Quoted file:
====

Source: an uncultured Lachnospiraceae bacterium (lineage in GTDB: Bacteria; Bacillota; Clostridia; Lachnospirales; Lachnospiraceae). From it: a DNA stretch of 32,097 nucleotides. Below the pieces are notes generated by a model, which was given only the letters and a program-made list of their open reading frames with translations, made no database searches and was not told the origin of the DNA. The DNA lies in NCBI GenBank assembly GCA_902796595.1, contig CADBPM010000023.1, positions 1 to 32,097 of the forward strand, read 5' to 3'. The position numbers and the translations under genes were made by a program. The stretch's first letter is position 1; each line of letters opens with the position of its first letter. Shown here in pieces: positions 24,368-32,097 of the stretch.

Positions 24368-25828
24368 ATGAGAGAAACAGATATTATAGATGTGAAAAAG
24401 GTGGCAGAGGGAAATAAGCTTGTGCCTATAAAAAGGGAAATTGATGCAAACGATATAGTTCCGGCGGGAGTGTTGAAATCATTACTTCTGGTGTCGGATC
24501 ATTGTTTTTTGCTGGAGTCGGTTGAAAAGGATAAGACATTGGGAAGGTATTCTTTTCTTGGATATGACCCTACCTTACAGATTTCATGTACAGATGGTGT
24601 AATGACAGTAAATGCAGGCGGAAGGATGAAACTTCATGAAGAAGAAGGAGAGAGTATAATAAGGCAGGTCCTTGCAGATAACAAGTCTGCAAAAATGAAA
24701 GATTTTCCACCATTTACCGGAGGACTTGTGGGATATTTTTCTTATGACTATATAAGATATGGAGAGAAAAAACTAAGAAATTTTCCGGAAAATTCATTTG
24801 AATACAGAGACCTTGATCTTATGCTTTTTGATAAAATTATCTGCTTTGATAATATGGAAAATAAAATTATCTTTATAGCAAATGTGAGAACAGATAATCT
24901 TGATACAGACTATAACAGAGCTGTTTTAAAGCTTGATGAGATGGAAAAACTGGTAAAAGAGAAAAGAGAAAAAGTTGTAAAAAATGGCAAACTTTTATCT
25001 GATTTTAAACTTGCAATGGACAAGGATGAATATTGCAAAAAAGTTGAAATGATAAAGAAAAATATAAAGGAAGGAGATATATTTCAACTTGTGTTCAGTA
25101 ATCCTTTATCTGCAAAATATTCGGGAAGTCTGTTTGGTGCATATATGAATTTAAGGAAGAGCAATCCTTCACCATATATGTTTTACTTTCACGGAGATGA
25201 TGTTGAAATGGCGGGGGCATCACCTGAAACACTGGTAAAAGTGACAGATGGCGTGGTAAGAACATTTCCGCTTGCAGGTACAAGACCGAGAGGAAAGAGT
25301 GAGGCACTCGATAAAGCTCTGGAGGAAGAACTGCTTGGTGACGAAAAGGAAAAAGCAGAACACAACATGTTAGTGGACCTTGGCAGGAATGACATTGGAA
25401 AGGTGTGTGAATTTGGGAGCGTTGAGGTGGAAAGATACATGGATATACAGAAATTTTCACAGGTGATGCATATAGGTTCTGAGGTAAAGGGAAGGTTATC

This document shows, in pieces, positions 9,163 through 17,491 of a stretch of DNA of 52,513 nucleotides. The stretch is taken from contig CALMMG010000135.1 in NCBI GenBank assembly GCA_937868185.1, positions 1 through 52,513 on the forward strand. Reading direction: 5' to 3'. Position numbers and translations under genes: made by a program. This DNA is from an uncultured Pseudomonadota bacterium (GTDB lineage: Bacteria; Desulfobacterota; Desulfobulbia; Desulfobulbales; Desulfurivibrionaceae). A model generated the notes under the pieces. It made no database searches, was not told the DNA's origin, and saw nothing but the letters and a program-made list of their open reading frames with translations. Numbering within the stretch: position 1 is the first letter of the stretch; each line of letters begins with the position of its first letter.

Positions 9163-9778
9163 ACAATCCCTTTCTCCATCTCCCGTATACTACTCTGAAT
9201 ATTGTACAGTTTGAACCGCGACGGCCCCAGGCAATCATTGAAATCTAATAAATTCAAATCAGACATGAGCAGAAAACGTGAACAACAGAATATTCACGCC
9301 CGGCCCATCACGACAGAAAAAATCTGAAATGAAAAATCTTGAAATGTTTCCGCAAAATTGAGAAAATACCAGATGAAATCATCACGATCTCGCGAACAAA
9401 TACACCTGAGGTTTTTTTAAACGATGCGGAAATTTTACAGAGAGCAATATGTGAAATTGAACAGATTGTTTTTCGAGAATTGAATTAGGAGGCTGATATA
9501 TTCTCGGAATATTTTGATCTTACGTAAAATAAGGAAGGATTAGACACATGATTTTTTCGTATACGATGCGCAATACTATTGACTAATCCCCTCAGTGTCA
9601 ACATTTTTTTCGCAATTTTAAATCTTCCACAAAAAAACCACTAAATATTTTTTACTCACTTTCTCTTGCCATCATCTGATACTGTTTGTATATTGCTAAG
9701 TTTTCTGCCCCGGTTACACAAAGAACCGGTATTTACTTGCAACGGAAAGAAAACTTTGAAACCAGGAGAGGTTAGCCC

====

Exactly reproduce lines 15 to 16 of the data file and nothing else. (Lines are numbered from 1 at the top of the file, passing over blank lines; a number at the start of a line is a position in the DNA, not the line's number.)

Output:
This document shows, in pieces, positions 9,163 through 17,491 of a stretch of DNA of 52,513 nucleotides. The stretch is taken from contig CALMMG010000135.1 in NCBI GenBank assembly GCA_937868185.1, positions 1 through 52,513 on the forward strand. Reading direction: 5' to 3'. Position numbers and translations under genes: made by a program. This DNA is from an uncultured Pseudomonadota bacterium (GTDB lineage: Bacteria; Desulfobacterota; Desulfobulbia; Desulfobulbales; Desulfurivibrionaceae). A model generated the notes under the pieces. It made no database searches, was not told the DNA's origin, and saw nothing but the letters and a program-made list of their open reading frames with translations. Numbering within the stretch: position 1 is the first letter of the stretch; each line of letters begins with the position of its first letter.

Positions 9163-9778